It’s always going to be a niche event. The casual fan isn’t going to ever embrace a game full of prospects, most of whom they’ve never heard of. But some aspects of baseball should be geared to the diehard baseball fan, the ones who are willing to add Apple TV’s app, Peacock, MLB’s app and Amazon Prime just to watch their favorite team’s games as they bounce from service to service.

There’s something to be said for niches. There’s something worthwhile about being part of a group that gets to see the game’s future before the masses.

But there also are other concerns. The Futures Game footprint has shrunk.

What was once a nine-inning game has been shrunk to seven innings. This year the Futures Game was moved to Saturday for the first time, adding another day to All-Star Weekend.

It’s hard not to notice that with a Saturday game, we were treated to the smallest, sparsest Futures Game crowd in years, although fans streamed in as the game was ending to see Bad Bunny and the celebrity softball game.

The game used to be on ESPN, which was being distributed at that time into more than 100 million US homes. Then it moved to MLB Network, which was in roughly 50 million homes at that time. Now it’s been placed on Peacock’s premium tier, a streaming service that has, by most recent estimates, roughly 13 million paid subscribers. With every move the potential audience for the event has shrunk.

The move to Saturday has also shrunk the amount of attention it receives. When the game was on Sunday, much of the local media that covers MLB teams would travel to town to cover the Futures Game as part of their all-star coverage, even if it meant that the beat writers were skipping the MLB game before the all-star break.

The equation changes when the game is moved to Saturday. A trip to the Futures Game means leaving after Friday’s game (if on the West Coast) or before Friday’s game if on the East Coast. And not surprisingly, the number of beat writers in attendance at Saturday’s Futures Game was dramatically diminished. When Shea Langeliers stepped into the press conference where he was named MVP, there was a Baseball America and an reporter there, but that was it.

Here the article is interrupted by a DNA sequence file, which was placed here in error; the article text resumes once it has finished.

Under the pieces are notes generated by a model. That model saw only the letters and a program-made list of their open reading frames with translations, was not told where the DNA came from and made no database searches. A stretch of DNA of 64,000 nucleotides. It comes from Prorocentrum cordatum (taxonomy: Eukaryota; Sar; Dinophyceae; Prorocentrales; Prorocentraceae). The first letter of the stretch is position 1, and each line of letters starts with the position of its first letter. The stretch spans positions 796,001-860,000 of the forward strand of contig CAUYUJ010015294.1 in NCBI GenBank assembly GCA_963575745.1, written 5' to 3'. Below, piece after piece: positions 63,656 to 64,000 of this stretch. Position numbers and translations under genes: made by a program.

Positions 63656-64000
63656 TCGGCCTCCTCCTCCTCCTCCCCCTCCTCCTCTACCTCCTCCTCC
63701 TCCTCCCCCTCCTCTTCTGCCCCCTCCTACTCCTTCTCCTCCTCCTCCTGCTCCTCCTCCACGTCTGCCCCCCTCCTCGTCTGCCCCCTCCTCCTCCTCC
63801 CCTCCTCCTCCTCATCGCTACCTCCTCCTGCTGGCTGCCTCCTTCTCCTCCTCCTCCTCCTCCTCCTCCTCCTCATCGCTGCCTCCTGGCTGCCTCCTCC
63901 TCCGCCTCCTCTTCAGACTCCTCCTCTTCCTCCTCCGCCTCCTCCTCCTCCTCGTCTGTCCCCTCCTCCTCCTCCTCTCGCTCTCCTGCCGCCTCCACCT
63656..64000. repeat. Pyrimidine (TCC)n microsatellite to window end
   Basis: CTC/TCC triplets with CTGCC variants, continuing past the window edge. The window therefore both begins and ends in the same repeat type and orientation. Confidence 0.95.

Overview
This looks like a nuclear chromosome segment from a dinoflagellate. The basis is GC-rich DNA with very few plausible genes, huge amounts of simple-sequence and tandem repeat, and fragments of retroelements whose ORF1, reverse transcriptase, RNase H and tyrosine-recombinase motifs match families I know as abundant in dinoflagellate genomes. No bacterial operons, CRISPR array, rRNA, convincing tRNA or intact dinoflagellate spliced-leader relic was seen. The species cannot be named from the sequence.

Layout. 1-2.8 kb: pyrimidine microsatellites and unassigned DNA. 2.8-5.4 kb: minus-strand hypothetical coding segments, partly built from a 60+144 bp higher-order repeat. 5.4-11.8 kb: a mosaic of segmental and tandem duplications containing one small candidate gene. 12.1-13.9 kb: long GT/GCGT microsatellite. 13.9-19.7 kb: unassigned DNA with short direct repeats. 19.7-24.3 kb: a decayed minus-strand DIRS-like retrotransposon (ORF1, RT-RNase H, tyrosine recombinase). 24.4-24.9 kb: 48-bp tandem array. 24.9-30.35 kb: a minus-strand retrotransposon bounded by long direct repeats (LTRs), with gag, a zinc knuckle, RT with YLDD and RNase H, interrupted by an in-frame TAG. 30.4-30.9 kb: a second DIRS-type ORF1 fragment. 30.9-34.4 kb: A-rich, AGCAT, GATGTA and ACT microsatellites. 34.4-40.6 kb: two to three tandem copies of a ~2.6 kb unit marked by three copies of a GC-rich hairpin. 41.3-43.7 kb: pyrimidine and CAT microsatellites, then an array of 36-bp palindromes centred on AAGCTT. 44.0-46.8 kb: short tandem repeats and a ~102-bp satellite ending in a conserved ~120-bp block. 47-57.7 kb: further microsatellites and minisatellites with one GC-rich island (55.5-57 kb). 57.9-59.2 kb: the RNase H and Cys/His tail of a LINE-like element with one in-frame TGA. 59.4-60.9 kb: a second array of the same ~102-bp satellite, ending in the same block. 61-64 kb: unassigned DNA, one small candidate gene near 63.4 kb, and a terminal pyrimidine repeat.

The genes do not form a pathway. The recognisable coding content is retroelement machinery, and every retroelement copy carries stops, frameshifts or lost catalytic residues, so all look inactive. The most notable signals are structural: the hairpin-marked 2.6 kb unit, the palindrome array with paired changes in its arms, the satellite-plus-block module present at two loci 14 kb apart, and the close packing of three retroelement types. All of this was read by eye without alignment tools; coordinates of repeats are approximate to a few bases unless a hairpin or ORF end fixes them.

That may seem inconsequential to many, but this is the event where reporters can get easy access to their team’s best prospects, which helps ensure the team’s fans get to hear and read those stories.

There is no obvious and easy answer to this. If the draft is going to take place on All-Star Weekend, putting the Futures Game on Sunday means the day is too full. That was apparent last year. The other option would be to play the Futures Game on the Wednesday after the All-Star Game (when no other MLB or MiLB baseball games are being played), but events like the All-Star Game usually build to their crescendo. Following the All-Star Game with a Futures Game in the same stadium is like adding a stinger to the end of a Marvel movie. And getting celebrities to play in a softball game on Wednesday (a key part of attracting fans to the Futures Game) is more difficult than on a weekend.

It’s not perfect. It will never be perfect. But it’s still one of the highlights of the diehard baseball fan’s year. And hopefully it will be for decades to come.